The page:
Whatever your take on the GPS vs Impeller debate, it is exciting to see the velocity-distance unit combined with the cox box so that big-boat crews won't need both a cox box and a speed coach to provide all the information that they need. It is also exciting to hear that the In2Rowing gang are continuing to innovate, looking at including an accelerometer in their product. This could provide some interesting opportunities for researchers to conduct research on a fairly large scale with affordable equipment. Unfortunately the drive to innovate at In2Rowing has them continuing to push the envelope, rather than bringing a product to market. I would encourage them to get something out there!
If anyone has tried one of the handheld GPS units, you'll know how cool it is to get back from training and overlay your session on a map using the GPS software (I have used the Garmin unit). In2Rowing have perhaps one-upped them at least for coolness - as we can't evaluate the usefulness compared to Garmin's Motion-based web software- by having their sessions overlay on Google Earth! NK also has download capabilities so we will have to be careful not to get too focussedon the GPS units cool-fact and consider the usefulness of these capabilities in all units - see tomorrow's post on off-water analysis on training with the various options available to rowers. I have tried the Motion-based option with my crews, but was reminded of it by my most frequent reader and commenter "anonymous."
In2Rowing's Nathan Seidle responded to my inquiry by sending a lengthy comment:
The In2 is a funny beast. It was part of the reason I started Spark Fun Electronics (www.sparkfun.com) which is now a rapidly growing electronics company. We are young, idealistic, and dumb when it comes to marketing, but we love to play with electronics.You've got a really good Blog going! Great breakdown and as far as I can read into it - a very balanced look at tech on rowing shells....
The real kicker with the In2 is that we have access to so much technology through Spark Fun, that we keep trying to pack it into the In2. First it was GPS, then data logging, then accelerometer data. We've tried hard to keep it under control but I believe we are a few weeks away from our pilot run. We already have list of 10-15 testers and inquires from enough programs to keep the heat on.There will always be the debate between GPS vs. Impeller, but we don't really mind and neither does NK. We've had a lengthy chat at HOC last year where In2's booth was opposite NK's much larger booth. Chris (I actually completely forget the name of the head marketing there) was really excited to see more competition in the field. NK felt like they always took the heat from rowers when their units broke or when their design hadn't changed in years. And after attempting to build my own water-proof (read coxswain proof) enclosure, I have nothing but the utmost respect for their bomb-like built units - they stand up really well!What we plan to offer is more technology, more data, and more ease of use. It can be the greatest widget in the world, but if no one can install it, calibrate it, or keep it stuck to the boat, customers will look elsewhere. When I was on the Univ. of Colorado crew team, we could only afford two units for our 12 shells. One coxswain always seemed to forget one of the Speedcoach units, and the other never could troubleshoot the wiring when things didn't work.Just checking in to the NK site, looks like the new Speedcoach XL3/4 went from advertising a 9 mile range down to a 1/4 mile range. They hit the same barriers we did with power output and antennas near water (horrible for range).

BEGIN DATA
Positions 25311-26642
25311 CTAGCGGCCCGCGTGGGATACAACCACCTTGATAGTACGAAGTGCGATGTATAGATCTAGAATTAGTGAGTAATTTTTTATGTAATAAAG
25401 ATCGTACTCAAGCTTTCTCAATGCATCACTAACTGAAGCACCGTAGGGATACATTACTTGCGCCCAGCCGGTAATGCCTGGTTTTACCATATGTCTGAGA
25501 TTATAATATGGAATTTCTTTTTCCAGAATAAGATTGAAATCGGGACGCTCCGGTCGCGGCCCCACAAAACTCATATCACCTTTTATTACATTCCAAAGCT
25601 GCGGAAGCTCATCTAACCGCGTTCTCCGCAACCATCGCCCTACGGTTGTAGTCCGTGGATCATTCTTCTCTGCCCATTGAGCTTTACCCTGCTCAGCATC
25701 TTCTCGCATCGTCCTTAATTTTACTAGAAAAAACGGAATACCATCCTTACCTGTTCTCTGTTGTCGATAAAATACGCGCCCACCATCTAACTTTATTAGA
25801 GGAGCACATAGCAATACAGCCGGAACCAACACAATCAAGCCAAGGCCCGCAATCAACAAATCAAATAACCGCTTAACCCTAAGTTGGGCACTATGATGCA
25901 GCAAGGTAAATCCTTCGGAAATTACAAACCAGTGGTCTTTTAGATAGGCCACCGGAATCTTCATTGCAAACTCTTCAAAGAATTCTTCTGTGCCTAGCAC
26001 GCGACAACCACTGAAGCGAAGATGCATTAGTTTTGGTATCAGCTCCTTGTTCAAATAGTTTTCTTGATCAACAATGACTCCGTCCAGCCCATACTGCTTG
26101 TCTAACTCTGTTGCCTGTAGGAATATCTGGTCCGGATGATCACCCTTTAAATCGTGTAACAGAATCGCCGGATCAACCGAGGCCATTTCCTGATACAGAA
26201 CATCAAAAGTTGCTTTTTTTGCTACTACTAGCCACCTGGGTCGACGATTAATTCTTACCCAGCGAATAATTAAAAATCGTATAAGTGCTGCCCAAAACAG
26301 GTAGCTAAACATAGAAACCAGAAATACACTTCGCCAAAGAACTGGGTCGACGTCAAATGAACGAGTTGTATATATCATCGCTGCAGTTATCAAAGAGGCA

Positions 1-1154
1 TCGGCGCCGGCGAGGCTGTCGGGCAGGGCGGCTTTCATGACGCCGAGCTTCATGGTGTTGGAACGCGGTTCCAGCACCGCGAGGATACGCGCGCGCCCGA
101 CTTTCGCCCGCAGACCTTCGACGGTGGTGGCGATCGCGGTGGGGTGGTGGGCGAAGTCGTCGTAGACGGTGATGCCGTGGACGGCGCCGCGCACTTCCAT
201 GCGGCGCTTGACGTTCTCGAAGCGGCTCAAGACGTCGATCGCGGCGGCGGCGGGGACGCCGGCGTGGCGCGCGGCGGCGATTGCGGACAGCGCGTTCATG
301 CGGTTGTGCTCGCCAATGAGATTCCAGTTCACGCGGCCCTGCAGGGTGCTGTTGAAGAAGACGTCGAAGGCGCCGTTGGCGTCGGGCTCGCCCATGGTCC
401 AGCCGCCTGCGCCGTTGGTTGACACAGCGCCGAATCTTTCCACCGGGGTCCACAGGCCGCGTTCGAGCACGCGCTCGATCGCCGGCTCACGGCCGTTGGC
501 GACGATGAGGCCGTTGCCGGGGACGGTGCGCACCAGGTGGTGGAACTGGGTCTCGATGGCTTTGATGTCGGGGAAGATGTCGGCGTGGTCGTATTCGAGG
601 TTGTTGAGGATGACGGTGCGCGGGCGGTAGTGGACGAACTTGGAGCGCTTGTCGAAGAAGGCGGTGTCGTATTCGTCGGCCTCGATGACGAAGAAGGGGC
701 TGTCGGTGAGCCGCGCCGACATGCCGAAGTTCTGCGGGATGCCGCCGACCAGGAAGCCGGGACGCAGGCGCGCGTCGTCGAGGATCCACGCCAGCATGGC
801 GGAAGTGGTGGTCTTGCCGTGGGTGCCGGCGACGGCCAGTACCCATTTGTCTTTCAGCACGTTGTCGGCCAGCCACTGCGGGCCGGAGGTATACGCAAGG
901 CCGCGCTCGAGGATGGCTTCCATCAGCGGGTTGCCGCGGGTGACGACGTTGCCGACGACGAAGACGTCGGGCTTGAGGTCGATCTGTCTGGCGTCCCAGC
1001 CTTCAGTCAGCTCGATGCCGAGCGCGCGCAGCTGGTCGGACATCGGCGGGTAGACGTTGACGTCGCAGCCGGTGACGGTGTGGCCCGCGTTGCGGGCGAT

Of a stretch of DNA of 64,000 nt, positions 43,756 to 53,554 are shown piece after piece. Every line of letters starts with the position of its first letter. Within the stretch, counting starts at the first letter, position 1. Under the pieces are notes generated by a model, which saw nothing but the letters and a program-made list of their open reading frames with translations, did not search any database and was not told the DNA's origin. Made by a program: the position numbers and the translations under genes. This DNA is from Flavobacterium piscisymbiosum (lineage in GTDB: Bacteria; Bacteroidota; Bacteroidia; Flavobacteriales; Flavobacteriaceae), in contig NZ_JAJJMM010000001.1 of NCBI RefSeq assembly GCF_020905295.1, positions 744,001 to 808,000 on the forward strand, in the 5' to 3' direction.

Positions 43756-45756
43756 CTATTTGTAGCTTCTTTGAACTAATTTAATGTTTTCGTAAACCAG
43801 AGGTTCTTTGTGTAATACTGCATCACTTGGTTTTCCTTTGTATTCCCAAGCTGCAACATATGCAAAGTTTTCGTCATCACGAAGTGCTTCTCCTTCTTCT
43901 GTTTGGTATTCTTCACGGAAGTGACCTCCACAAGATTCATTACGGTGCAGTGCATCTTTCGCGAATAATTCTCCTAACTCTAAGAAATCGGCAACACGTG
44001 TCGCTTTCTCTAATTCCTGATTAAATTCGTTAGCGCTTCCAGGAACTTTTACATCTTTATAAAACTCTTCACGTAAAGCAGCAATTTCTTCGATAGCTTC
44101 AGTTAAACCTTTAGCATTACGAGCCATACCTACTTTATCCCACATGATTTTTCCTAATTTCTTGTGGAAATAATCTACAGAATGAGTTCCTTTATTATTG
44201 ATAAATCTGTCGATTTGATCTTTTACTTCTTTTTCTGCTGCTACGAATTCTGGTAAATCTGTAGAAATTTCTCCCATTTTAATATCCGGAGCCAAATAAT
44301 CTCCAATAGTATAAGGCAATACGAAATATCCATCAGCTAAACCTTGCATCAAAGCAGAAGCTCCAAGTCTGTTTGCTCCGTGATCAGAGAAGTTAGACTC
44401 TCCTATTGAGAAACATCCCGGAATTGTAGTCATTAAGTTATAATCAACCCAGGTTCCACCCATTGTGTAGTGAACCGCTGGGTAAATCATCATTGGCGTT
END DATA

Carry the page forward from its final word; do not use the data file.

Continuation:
I don't know if his comments about the Speedcoach XL are correct or not - nor can I imagine any coach monitoring from 9 miles away - but we will have more on the XL soon direct from NK.
Off-water workout analysis options!